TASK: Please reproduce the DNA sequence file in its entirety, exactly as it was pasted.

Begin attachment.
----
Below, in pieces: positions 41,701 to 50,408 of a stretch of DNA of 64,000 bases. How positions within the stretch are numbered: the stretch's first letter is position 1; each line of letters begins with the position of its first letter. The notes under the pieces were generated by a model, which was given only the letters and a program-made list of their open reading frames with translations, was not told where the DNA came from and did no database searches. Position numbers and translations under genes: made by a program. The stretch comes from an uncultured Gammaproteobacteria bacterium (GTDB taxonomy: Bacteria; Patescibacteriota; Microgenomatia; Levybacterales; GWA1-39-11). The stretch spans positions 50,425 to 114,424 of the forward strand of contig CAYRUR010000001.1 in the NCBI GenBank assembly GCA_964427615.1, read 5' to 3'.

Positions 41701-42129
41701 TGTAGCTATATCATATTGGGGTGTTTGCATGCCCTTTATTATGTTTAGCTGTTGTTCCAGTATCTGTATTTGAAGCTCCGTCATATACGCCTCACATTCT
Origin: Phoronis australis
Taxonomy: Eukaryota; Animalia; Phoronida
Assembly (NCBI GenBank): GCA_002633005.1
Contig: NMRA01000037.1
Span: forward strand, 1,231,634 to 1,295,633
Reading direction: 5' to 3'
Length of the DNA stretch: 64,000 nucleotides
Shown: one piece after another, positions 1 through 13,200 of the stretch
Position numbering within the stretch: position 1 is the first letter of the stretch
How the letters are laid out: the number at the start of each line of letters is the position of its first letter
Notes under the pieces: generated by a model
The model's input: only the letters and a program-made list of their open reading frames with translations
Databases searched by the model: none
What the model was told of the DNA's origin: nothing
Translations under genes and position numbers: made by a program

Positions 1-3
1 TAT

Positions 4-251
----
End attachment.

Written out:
Below, in pieces: positions 41,701 to 50,408 of a stretch of DNA of 64,000 bases. How positions within the stretch are numbered: the stretch's first letter is position 1; each line of letters begins with the position of its first letter. The notes under the pieces were generated by a model, which was given only the letters and a program-made list of their open reading frames with translations, was not told where the DNA came from and did no database searches. Position numbers and translations under genes: made by a program. The stretch comes from an uncultured Gammaproteobacteria bacterium (GTDB taxonomy: Bacteria; Patescibacteriota; Microgenomatia; Levybacterales; GWA1-39-11). The stretch spans positions 50,425 to 114,424 of the forward strand of contig CAYRUR010000001.1 in the NCBI GenBank assembly GCA_964427615.1, read 5' to 3'.

Positions 41701-42129
41701 TGTAGCTATATCATATTGGGGTGTTTGCATGCCCTTTATTATGTTTAGCTGTTGTTCCAGTATCTGTATTTGAAGCTCCGTCATATACGCCTCACATTCT
Origin: Phoronis australis
Taxonomy: Eukaryota; Animalia; Phoronida
Assembly (NCBI GenBank): GCA_002633005.1
Contig: NMRA01000037.1
Span: forward strand, 1,231,634 to 1,295,633
Reading direction: 5' to 3'
Length of the DNA stretch: 64,000 nucleotides
Shown: one piece after another, positions 1 through 13,200 of the stretch
Position numbering within the stretch: position 1 is the first letter of the stretch
How the letters are laid out: the number at the start of each line of letters is the position of its first letter
Notes under the pieces: generated by a model
The model's input: only the letters and a program-made list of their open reading frames with translations
Databases searched by the model: none
What the model was told of the DNA's origin: nothing
Translations under genes and position numbers: made by a program

Positions 1-3
1 TAT

Positions 4-251